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on birth

October 7th, 2009 § 1 comment § permalink

My belly is swollen, protruding. I hold it below my belly button. That spot. I would then run my palm up over my belly button and say, “Yes, here it is, here is our love.”

“Would you want me to carry y/our baby?”


If this was a book, then yes, it could happen right here, right now. I am always acting like I am in a book. You want reality, but I only know fantasy. I could one day stop taking my birth control and wait, prepare, massage my skin with oils, let it gain elasticity for its expansion, stop getting fucked up, start eating meat even!

I could learn to love meat. You could feed me real beef burgers and chicken wings. I would want more all the time, for all the years I despised meat. But nine months is a long time to be reading a book, maybe it is one of those serials that isn’t really a serial because serials aren’t serious literature. But it would still be a series of novels about the same character doing life in a way to relate to me, but having the ability to jump away with words and end just like that. Just like Catherine asked Jim to sit inside her car while she drove the car off the split in the bridge in Avignon. I was there looking at the bridge this summer. You have to pay to go on the bridge now. I didn’t want to pay to stand on a bridge, so it only exists from afar but close enough I could recognize it in films like Truffaut’s Jules et Jim. My Avignon bridge meant nothing but a way to make money, for Catherine it meant a way out of her neurosis, for Truffaut it meant a way to end the film dramatically but easily. Crazy women always get killed off in the end. Erica Jong talks about this, refusing to kill of Isadora Wing. Down with death! The world needs consequence without pitiful tragedy of funerals! A man can’t imagine follow-through on a life of a labyrinthine woman.

French Film love / my own love

April 13th, 2009 § 0 comments § permalink

Just watched L’Amour l’après-midi by Eric Rohmer, only to find out it is the sixth and final film in the ‘Six Moral Tales’ series he did. I obviously wish I watched the previous ones first as this seems to be the culmination of them all.

The film is about “Frédéric, a middle-class lawyer, proud of his home life and in love with the idea of loving his pregnant wife and their first child, both safely ensconced in the suburbs. Frédéric also loves traveling to the city to work; it connects him to the bustle of modernity. He is invigorated by the freedom of city life, the proximity of chance, and, especially, the nearness of young, attractive, available women.” – Armond White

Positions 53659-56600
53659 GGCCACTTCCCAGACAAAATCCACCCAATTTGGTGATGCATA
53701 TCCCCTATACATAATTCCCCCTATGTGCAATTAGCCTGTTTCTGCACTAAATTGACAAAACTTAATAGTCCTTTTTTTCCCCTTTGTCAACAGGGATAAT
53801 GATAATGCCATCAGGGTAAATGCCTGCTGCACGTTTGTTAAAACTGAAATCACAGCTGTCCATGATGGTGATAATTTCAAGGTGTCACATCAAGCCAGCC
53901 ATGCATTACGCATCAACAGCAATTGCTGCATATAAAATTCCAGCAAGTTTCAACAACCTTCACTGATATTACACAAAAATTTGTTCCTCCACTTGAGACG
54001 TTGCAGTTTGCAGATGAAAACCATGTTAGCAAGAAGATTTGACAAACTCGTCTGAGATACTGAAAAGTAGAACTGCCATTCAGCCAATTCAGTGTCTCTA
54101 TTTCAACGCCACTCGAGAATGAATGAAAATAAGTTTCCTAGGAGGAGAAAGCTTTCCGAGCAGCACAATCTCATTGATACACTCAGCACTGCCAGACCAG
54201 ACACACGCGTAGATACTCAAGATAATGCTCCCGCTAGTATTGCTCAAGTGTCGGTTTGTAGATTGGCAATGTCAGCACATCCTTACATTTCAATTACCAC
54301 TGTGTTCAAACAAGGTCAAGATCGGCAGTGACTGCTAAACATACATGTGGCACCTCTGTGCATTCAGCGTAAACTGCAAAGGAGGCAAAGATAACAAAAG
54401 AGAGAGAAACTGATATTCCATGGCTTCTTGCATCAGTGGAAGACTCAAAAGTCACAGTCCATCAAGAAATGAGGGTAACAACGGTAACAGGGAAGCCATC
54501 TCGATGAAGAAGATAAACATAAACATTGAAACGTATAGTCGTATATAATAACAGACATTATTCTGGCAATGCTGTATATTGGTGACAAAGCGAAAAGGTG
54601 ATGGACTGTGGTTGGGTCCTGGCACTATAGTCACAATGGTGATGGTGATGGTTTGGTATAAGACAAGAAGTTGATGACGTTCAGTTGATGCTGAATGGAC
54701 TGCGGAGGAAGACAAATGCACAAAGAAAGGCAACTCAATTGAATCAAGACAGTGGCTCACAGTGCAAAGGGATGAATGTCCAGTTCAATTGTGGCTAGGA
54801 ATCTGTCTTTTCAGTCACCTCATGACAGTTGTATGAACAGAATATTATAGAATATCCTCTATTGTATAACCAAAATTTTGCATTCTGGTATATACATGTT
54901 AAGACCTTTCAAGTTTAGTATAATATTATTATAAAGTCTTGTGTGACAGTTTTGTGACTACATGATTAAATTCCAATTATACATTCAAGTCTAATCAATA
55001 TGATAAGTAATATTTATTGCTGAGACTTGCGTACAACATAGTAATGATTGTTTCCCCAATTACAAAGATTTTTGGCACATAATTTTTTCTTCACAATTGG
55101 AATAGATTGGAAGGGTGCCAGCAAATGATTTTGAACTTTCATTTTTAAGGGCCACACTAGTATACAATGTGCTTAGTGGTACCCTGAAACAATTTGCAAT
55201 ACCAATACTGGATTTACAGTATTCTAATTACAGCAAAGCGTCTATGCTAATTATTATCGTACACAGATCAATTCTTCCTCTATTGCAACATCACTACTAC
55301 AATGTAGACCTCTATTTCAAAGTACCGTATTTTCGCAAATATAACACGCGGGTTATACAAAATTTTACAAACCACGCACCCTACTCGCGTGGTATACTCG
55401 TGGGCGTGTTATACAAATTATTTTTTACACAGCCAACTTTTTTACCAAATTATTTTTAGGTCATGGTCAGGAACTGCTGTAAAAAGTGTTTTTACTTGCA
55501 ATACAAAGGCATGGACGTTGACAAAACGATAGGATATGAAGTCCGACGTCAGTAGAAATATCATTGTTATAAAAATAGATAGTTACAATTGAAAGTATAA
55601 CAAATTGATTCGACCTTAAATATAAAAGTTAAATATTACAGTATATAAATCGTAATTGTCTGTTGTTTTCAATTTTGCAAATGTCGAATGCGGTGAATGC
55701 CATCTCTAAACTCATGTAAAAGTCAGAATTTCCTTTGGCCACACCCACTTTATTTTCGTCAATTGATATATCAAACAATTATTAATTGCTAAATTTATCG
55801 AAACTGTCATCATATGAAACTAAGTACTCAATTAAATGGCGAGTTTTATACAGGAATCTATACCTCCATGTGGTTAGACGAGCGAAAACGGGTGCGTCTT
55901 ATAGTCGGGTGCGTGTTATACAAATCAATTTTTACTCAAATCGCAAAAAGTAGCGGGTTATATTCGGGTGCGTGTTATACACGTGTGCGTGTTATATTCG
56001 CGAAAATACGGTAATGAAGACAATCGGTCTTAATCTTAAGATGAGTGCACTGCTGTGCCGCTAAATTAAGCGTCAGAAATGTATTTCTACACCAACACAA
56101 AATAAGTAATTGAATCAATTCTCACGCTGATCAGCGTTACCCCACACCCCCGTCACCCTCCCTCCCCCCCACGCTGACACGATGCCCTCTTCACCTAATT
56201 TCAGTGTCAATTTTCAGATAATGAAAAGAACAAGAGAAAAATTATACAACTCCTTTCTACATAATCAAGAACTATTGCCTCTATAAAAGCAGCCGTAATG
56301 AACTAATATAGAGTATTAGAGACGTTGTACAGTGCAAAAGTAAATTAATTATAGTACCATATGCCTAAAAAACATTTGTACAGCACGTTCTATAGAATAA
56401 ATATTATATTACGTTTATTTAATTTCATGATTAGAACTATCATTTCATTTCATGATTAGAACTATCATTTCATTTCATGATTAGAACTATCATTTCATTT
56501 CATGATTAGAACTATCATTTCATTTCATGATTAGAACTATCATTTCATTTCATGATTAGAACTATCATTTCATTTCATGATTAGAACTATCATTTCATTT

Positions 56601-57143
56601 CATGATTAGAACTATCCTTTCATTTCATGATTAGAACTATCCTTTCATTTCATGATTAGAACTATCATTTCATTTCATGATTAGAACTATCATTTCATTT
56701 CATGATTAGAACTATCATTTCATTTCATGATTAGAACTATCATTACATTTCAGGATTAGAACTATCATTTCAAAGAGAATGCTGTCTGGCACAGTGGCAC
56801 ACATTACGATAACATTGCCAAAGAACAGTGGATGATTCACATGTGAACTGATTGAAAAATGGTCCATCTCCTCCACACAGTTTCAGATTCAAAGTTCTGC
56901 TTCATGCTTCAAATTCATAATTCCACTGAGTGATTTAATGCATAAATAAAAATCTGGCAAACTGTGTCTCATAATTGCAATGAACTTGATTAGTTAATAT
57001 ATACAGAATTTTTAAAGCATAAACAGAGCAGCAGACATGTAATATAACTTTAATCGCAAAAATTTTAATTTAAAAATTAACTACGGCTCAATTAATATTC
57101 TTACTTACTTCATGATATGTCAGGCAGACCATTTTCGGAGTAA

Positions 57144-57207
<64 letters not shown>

The ending made me wonder, was it Frédéric’s cowardice that led him to return to his wife and make passionate love to her, or was it truly that he was in love with her. Chloe, a woman that appears from his past taunts him that everyone cheats and that sooner or later he will as well, possibly with her. He grapples with this and is tempted on many occasions, but in the end doesn’t, despite her manipulations. She even goes as far as twisting around a story of his wife and a possible other man.

Was this Rohmer’s commentary on the French ethos? Maybe not everyone needs to be married and have women on the side? Maybe some are actually happy with their marriages? Frédéric was obviously influenced by Chloe’s rhetoric on the subject for a time, but in that confusion, maybe he was able to reinforce the love and desire for his wife and his life? Sometimes relationships need external influences for a broader perspective, and this was Frédéric’s? I am glad Rohmer didn’t let him sleep with Chloe. It would have been way too easy, even if they did fool around.

“These passing beauties are simply an extension of my wife’s beauty,” Frédéric says. Thus, Rohmer is not giving us a protagonist outside desire, but rather someone who takes in flirtatious pleasures, manifesting them for the benefit of his love life, rather than opposing them in the typical love and lust duality.

I really enjoyed the films discussion of relations, fidelity and love but without the overstated sexuality and eroticism that most movies of that genre give into. Not that I don’t love those films (because do I ever), but I’m not used to erotic French subtlety. In this I also realized the great effect, for better or worse, than French films have had on me especially my views on marriage. Being influenced by divorce rates of my friends’ parents is one thing, but while watching this, I think my equivocal, substantially anti-long term relationship viewpoint has definitely been massaged by French films. Without fail, most of them, or at least the ones I have watched pronounce a three-way relationship, something I have always been a fan of, compromised by intense desire and longing for the ‘other’ person, followed by a deep painful avalanche trumping all parties involved. Sometimes, like in Jules et Jim, even resulting in death. One reading would be that eventually it is the affairs that triumph and marriages get defeated. These consequences must have frightened me more than I realize, and even though I always find myself in long-term relationships, I am always afraid of them, afraid of myself in them, afraid of the other person in them. Maybe afraid is the wrong word. Hesitant? Distressed? At this point, the correct word isn’t in me. Yet, simultaneously, these emotions towards the ‘relationship’ are never created out of doubt about the love for my partner, about the passion and lust I carry. This is the crux French films have created in me. It’s so strange to intellectualize my emotions like this. I should stop. But I must get back to this.

I also just signed up for The Auteurs. Join me.

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